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Fc receptor but not complement binding is important in antibody protection against HIV


Hessell, A J; Hangartner, L; Hunter, M; Havenith, C E G; Beurskens, F J; Bakker, J M; Lanigan, C M S; Landucci, G; Forthal, D N; Parren, P W H I; Marx, P A; Burton, D R (2007). Fc receptor but not complement binding is important in antibody protection against HIV. Nature, 449(7158):101-104.

Abstract

Most successful vaccines elicit neutralizing antibodies and this property is a high priority when developing an HIV vaccine1,2.Indeed, passively administered neutralizing antibodies have been shown to protect against HIV challenge in some of the best available animal models. For example, antibodies given intravenously can protect macaques against intravenous or mucosal SHIV (an HIV/SIV chimaera) challenge and topically applied antibodies can protect macaques against vaginal SHIV challenge3,4. However, the mechanism(s) by which neutralizing antibodies afford protection against HIV is not understood and, in particular, the role of antibody Fc-mediated effector functions is unclear. Here we report that there is a dramatic decrease in the ability of a broadly neutralizing antibody to protect macaques against SHIV challenge when Fc receptor and complement-binding activities are engineered out of the antibody. No loss of antibody protective activity is associated with the elimination of complement binding alone. Our in vivo results are consistent with in vitro assays indicating that interaction of Fc-receptor-bearing effector cells with antibody-complexed infected cells is important in reducing virus yield from infected cells. Overall, the data suggest the potential importance of activity against both infected cells and free virus for effective protection against HIV.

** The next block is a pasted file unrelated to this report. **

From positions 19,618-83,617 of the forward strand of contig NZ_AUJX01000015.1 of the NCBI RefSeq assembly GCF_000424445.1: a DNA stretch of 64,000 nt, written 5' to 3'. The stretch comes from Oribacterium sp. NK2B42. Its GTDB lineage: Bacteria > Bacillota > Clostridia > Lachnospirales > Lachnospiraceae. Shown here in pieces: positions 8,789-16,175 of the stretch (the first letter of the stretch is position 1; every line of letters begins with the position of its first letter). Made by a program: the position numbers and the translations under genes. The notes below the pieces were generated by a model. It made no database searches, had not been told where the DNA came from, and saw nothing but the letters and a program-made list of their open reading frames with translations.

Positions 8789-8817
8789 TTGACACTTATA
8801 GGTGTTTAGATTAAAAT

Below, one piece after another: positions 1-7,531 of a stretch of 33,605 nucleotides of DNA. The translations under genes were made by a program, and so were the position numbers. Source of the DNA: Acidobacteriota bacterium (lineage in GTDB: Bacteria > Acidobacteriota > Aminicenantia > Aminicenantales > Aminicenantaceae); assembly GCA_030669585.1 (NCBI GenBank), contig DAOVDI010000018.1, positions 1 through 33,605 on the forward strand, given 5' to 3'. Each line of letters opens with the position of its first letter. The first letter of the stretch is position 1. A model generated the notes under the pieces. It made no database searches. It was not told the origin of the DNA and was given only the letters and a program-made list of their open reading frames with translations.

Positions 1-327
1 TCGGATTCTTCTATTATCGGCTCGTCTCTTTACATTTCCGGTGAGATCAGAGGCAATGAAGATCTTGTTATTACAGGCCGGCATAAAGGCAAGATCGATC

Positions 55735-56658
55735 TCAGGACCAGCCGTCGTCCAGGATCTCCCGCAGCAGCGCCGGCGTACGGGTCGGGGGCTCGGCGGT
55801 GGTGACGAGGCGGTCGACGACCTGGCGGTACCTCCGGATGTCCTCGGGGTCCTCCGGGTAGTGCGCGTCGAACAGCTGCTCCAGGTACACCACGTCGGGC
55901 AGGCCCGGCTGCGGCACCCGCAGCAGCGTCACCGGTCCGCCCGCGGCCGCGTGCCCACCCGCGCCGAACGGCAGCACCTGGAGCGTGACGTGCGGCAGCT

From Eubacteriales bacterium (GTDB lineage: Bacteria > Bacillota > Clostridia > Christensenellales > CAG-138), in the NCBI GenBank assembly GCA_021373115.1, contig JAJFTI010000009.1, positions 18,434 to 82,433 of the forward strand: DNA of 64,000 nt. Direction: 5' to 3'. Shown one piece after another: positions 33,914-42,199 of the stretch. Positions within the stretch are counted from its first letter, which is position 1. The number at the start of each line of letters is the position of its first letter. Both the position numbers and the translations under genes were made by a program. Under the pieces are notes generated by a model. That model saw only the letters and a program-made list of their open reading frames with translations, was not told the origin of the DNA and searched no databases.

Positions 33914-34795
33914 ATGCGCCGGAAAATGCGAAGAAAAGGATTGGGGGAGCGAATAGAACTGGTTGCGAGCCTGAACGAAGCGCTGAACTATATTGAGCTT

Abstract

Most successful vaccines elicit neutralizing antibodies and this property is a high priority when developing an HIV vaccine1,2.Indeed, passively administered neutralizing antibodies have been shown to protect against HIV challenge in some of the best available animal models. For example, antibodies given intravenously can protect macaques against intravenous or mucosal SHIV (an HIV/SIV chimaera) challenge and topically applied antibodies can protect macaques against vaginal SHIV challenge3,4. However, the mechanism(s) by which neutralizing antibodies afford protection against HIV is not understood and, in particular, the role of antibody Fc-mediated effector functions is unclear. Here we report that there is a dramatic decrease in the ability of a broadly neutralizing antibody to protect macaques against SHIV challenge when Fc receptor and complement-binding activities are engineered out of the antibody. No loss of antibody protective activity is associated with the elimination of complement binding alone. Our in vivo results are consistent with in vitro assays indicating that interaction of Fc-receptor-bearing effector cells with antibody-complexed infected cells is important in reducing virus yield from infected cells. Overall, the data suggest the potential importance of activity against both infected cells and free virus for effective protection against HIV.

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Additional indexing

Item Type:Journal Article, refereed, original work
Communities & Collections:04 Faculty of Medicine > Institute of Medical Virology
Dewey Decimal Classification:570 Life sciences; biology
610 Medicine & health
Language:English
Date:6 September 2007
Deposited On:29 Apr 2015 13:55
Last Modified:05 Apr 2016 19:14
Publisher:Nature Publishing Group
ISSN:0028-0836
Funders:NIH grant (D.R.B.), Neutralizing Antibody Consortium of the International AIDS Vaccine Initiative, Swiss National Foundation Fellowship (L.H.), NIH grant (D.N.F.)
Publisher DOI:https://doi.org/10.1038
Related URLs:http://www.nature.com/nature/journal/v449/n7158/full/nature06106.html
http://www.nature.com
PubMed ID:17805298

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